Report says emergency generators in bad shape (Michigan)greenspun.com : LUSENET : TimeBomb 2000 (Y2000) : One Thread
Report says emergency generators in bad shape
County officials say they can cope with millennium bug without the backup power sources
Monday, December 13, 1999
By Jeff Kart TIMES WRITER
A new report says Bay County's 911 emergency generators are in bad shape, but County Executive Thomas L. Hickner says they're good enough to handle any potential year 2000 power outages.
The report, from RC Associates Inc. of Saginaw, evaluates three emergency generators for radio towers that send signals to fire departments in the county.
Among its findings:
A generator at 11 Mile and Seidler roads is about 27 years old and "at the end of its useful life expectancy." The county doesn't have an owner's .manual for the generator and it has "moisture problems."
A second generator at 11 Mile and Cody Estey roads also is 27 years old, "at the end of its useful life expectancy" and missing an owner's manual. The machine vibrates excessively when it runs and an enclosure is rusted.
A third generator on the eighth floor of the Bay County Building needs to be larger if officials go ahead with a proposal to add a county data center to the machine's backup load. The generator's location also makes it difficult to supply it with propane fuel.
Hickner said there's no need to worry. He said the report is only part of an ongoing maintenance review of the county's communications systems.
"We have not received any reports or information to suggest that there is likely to be a failure in the system," Hickner said.
"It's like owning a used automobile that continues to operate well, but you know that sooner or later you're going to have to replace it and that is what this report essentially identifies."
The report recommends all three generators be replaced, but doesn't give a cost estimate.
Michael K. Gray, the county's administrative services director, said he thinks the replacement cost would be "expensive," but there's no rush.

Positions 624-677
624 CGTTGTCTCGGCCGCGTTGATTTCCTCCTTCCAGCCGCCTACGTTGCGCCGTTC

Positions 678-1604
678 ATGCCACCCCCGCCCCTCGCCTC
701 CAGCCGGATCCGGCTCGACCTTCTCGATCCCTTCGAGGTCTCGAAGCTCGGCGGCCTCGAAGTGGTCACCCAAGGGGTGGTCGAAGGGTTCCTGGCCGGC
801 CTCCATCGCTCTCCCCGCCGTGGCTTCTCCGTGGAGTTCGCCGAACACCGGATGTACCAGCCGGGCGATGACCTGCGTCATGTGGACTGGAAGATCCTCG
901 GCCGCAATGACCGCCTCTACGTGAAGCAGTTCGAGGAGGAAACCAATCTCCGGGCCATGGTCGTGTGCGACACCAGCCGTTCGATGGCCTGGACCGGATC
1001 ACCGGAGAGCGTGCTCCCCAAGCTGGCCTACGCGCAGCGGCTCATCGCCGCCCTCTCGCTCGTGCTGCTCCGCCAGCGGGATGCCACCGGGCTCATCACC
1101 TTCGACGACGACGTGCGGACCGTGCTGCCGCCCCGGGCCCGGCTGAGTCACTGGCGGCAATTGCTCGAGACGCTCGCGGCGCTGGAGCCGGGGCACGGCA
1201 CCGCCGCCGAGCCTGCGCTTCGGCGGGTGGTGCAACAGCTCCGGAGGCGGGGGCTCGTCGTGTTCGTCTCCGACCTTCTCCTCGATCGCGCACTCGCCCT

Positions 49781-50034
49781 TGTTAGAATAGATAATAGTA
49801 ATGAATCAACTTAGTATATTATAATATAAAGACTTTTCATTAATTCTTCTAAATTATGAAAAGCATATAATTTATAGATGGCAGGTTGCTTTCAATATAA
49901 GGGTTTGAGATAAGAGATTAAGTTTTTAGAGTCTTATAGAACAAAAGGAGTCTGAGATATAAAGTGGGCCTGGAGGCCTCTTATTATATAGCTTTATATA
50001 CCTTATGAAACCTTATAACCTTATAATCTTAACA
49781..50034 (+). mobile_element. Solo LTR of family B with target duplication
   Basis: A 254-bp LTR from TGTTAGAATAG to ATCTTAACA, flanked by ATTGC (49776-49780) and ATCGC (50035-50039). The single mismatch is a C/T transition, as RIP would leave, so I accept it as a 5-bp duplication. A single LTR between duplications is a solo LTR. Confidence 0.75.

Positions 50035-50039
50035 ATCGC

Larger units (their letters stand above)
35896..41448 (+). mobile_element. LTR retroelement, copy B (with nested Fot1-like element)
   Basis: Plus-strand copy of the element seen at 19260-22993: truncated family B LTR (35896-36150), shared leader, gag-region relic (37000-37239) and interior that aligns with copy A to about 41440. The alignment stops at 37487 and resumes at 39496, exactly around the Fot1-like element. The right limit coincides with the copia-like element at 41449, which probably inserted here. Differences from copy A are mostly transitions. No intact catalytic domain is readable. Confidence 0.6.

"We need to deal with this in the next 12 months," Gray said. "We don't need to deal with this in the next two weeks, because they're not going to quit working."
The study is on the agenda for a Tuesday meeting of the county Technologies Committee. The meeting is at 11 a.m. on the fourth floor of the county building, 515 Center Ave.
Jan. 1 holds the potential for power outages due to programming in some computers and microchips that recognizes only the last two digits of a year, reading 2000 as 1900. This could cause such devices to crash when the clock strikes midnight.
Hickner said the so-called millennium bug isn't an issue with the existing generators, because they don't have computer chips.
In the event commercial power is lost, Hickner said the generators will work because they've been tested regularly.
"I think it's important that the generators work and it's important that the towers are functioning, but this report was not produced as a result of a failure," the executive said.
There have been failures of 911 generators before in the county. When windstorms knocked out power in May 1998, a generator switch failed at 911 Central Dispatch, causing the center to lose power.
But the switch has since been fixed and two new backup generators have been purchased for the center, said Gary Brozewski, acting 911 director. The old generator is now used only for the Law Enforcement Center, which houses the Bay City police and the county sheriff's departments.
Paul A. Cormier, the county's emergency services coordinator, said he doesn't forsee any problems with the old generators.
If one should fail, the county's Central Dispatch center can switch power to another tower and still transmit. Each tower is connested to an alarm that sounds if power is lost.
If all of the generators fail, Central Dispatch could call fire chiefs in the county who could dispatch firefighters by phone, Cormier said.
"The likelihood of that happening is minimal," he said.
Plus, there are two or three other towers in the county that have newer generators, Cormier said.
-- Homer Beanfang (Bats@inbellfry.com), December 13, 1999
While reading reports of electrical failures the last year, we have been struck by how often the back-up generators fail. Very common. Too bad these guys haven't been keep track of these types of barometers.
Also seeing how so many contingency plans rely on phones and other systems prone to failure.
Gonna be interesting indeed ...
-- Ashton & Leska in Cascadia (firstname.lastname@example.org), December 13, 1999.